International Migrants Day: Challenges and Support for Newcomers
International Migrant Day is acknowledged each year on December 18 and is a chance to raise awareness of the impact migrants have on building thriving communities as well as the disproportionate challenges they face, particularly in recent years due to the COVID-19 pandemic.
“Migrants contribute their knowledge, networks, and skills to build stronger, more resilient communities” - United Nations
According to Statista, Canada currently welcomes 300,000 new immigrants each year - one of the highest rates per population of any country in the world.
As of 2020, there were more than 8 million immigrants with permanent residence in Canada, making up 21.5 percent of Canada’s population or the equivalent of 1 in 5 people.
On top of the many issues that newcomers face when transitioning to a new country, struggles like cultural adjustment, language barriers, food insecurity and employment challenges have been further amplified by the pandemic. With the lack of family supports and community networks, immigrants can feel particularly isolated and without a safety net during this turbulent time.
An RBC report also found that the immigrant wage gap in Canada has widened over three decades. Immigrants earn disproportionately less than their Canadian-born counterparts, with the gap peaking at 18% for those aged 45-54 with a university education.
Newcomers also tend to work in lower-paid occupations relative to their education due to their foreign experience often being discounted, certifications invalidated or skills deemed non-transferrable. As a result, this also contributes to increasing gender disparity for these families, as lower household incomes mean less immigrant women can afford child care and are actively removing themselves from the labour market.
“On this International Migrants Day, let us seize the opportunity of the recovery from the pandemic to implement the Global Compact for Safe, Orderly and Regular Migration, reimagine human mobility, enable migrants to reignite economies at home and abroad and build more inclusive and resilient societies.”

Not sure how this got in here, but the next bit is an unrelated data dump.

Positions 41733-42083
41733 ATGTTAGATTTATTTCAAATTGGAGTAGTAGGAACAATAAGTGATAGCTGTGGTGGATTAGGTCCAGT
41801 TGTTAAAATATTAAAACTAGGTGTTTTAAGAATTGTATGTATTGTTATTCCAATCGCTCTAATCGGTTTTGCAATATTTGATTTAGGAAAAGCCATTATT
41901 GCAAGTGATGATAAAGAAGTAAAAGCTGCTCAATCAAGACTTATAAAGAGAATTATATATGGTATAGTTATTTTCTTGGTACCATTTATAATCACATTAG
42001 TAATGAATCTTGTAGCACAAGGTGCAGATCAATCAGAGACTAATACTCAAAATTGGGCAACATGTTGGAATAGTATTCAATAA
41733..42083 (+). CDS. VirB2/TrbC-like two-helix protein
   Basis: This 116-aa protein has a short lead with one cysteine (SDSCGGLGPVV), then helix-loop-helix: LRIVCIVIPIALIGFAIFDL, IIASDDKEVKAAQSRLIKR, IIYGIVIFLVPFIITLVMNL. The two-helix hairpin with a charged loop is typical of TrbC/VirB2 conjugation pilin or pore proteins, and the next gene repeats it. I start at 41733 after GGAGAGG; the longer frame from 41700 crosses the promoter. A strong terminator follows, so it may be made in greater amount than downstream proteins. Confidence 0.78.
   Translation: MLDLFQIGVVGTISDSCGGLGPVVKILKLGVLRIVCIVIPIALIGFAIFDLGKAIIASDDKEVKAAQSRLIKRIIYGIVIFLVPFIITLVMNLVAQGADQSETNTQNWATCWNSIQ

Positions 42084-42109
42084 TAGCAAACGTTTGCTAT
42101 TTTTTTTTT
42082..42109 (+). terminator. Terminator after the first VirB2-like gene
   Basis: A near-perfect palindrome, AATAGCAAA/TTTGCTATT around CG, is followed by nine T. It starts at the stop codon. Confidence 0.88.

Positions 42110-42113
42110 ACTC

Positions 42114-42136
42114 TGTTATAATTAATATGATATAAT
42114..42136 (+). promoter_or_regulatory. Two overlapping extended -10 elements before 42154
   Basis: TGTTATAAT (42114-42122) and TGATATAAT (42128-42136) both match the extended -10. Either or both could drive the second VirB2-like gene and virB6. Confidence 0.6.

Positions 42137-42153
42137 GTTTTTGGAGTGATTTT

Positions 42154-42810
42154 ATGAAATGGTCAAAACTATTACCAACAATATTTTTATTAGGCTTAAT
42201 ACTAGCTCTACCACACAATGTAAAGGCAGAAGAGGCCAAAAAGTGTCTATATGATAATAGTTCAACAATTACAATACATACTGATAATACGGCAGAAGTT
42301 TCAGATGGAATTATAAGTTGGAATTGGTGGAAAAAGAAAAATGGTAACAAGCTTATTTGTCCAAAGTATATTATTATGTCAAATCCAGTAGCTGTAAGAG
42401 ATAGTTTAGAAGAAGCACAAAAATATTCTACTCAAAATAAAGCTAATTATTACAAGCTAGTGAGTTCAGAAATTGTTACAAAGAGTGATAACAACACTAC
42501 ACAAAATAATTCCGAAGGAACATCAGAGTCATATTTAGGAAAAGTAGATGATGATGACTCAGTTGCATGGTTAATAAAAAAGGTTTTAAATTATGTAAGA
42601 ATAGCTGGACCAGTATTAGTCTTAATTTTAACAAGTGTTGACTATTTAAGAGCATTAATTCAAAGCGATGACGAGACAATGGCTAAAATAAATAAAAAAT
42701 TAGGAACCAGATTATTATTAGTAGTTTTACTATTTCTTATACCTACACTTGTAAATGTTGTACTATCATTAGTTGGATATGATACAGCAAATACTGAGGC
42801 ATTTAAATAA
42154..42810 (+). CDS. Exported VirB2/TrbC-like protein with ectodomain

- UN Secretary-General António Guterres
It’s important to realize the systemic barriers that migrants face and be able to provide support. We recognize this need at the YWCA, and below is a list of the programs and services we provide to support immigrants and newcomers:
Specialized YWCA Programs and Services to Support Migrants
Support for Job Seekers
YWCA Afghan Women's Employment (AWE) is an employment and training program that supports Afghan refugee women in exploring and securing careers or further education in Canada.
YWCA Aspire is a free 12-week program that assists immigrant or refugee women in gaining new skills, training opportunities and valuable work experience.
YWCA Axis is a one-to-one employment program for immigrant women who have experienced domestic violence. This 12-week, trauma-informed program helps participants develop an employment or training plan to achieve sustainable employment or further education.
Support for Women who have Experienced Abuse
The YWCA Japanese Outreach Program assists and supports female Japanese nationals who live or are physically located in Canada outside of the Jurisdiction and are dealing with abuse from an intimate partner or homestay situation.
Resources for Parents
This group is led in Spanish for Latin immigrant mothers, offering monthly sessions on parenting, settlement, cultural adaptation, services available and self-care. The group hosts volunteer facilitators from community partners, provides a healing space and reduces barriers while creating community connections.